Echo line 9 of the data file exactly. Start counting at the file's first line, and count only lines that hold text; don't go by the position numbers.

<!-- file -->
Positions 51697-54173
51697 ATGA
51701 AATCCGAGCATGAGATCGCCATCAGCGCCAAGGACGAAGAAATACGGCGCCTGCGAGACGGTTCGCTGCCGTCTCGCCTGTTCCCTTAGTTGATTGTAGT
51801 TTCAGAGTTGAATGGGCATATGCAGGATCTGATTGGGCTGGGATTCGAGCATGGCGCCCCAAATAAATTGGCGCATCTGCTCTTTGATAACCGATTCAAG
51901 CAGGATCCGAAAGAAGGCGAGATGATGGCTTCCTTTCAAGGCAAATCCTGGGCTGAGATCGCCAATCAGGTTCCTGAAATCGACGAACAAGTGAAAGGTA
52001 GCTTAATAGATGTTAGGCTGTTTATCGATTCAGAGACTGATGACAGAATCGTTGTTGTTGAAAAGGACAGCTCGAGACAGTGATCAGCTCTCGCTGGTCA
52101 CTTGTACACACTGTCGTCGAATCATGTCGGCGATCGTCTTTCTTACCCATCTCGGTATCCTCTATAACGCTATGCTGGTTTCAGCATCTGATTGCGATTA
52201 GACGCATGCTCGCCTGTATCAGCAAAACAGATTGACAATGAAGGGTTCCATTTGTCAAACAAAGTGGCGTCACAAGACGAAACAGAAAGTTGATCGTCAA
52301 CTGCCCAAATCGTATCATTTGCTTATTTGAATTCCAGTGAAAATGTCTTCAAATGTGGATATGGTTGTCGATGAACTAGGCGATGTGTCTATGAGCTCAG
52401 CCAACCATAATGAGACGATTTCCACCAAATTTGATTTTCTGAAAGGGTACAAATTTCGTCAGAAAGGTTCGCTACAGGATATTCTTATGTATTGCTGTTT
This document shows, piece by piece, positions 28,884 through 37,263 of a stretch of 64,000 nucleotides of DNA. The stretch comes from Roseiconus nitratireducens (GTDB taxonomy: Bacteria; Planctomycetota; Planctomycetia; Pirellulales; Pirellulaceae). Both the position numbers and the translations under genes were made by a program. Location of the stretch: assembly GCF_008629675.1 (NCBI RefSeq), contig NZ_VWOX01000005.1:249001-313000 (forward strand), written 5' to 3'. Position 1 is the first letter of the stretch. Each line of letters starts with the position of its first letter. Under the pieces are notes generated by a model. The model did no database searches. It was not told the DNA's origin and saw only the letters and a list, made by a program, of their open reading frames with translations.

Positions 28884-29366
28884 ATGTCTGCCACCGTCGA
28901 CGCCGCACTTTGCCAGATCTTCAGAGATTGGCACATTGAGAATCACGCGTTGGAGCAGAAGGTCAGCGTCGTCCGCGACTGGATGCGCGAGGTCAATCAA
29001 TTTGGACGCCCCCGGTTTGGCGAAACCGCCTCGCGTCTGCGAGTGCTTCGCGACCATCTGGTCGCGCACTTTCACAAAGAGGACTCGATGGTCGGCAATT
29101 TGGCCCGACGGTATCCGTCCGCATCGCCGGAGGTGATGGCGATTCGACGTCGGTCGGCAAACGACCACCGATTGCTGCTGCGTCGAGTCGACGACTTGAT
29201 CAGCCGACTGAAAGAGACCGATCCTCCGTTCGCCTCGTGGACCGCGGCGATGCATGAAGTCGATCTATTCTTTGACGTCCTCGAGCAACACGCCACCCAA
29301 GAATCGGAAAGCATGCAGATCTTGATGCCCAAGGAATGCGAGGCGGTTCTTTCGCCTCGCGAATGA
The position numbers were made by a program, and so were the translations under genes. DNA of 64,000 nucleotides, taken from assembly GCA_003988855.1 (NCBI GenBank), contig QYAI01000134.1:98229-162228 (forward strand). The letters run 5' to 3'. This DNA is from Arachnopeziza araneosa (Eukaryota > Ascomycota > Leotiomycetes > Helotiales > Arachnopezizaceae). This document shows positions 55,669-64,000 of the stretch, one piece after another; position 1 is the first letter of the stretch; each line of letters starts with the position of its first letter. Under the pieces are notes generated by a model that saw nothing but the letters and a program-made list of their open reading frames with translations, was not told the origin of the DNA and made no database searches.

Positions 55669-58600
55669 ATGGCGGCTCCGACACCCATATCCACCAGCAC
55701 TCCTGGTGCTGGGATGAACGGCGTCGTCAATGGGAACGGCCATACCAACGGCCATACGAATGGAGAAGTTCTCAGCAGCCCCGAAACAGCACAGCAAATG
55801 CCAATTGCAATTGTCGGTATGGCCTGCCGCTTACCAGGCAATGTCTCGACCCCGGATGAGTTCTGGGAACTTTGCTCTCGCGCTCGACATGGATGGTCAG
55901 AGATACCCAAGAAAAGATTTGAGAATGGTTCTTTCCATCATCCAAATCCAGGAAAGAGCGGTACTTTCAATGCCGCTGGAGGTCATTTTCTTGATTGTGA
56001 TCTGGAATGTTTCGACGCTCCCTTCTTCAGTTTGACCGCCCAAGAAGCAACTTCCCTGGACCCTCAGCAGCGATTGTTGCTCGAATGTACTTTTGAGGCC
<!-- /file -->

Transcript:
52301 CTGCCCAAATCGTATCATTTGCTTATTTGAATTCCAGTGAAAATGTCTTCAAATGTGGATATGGTTGTCGATGAACTAGGCGATGTGTCTATGAGCTCAG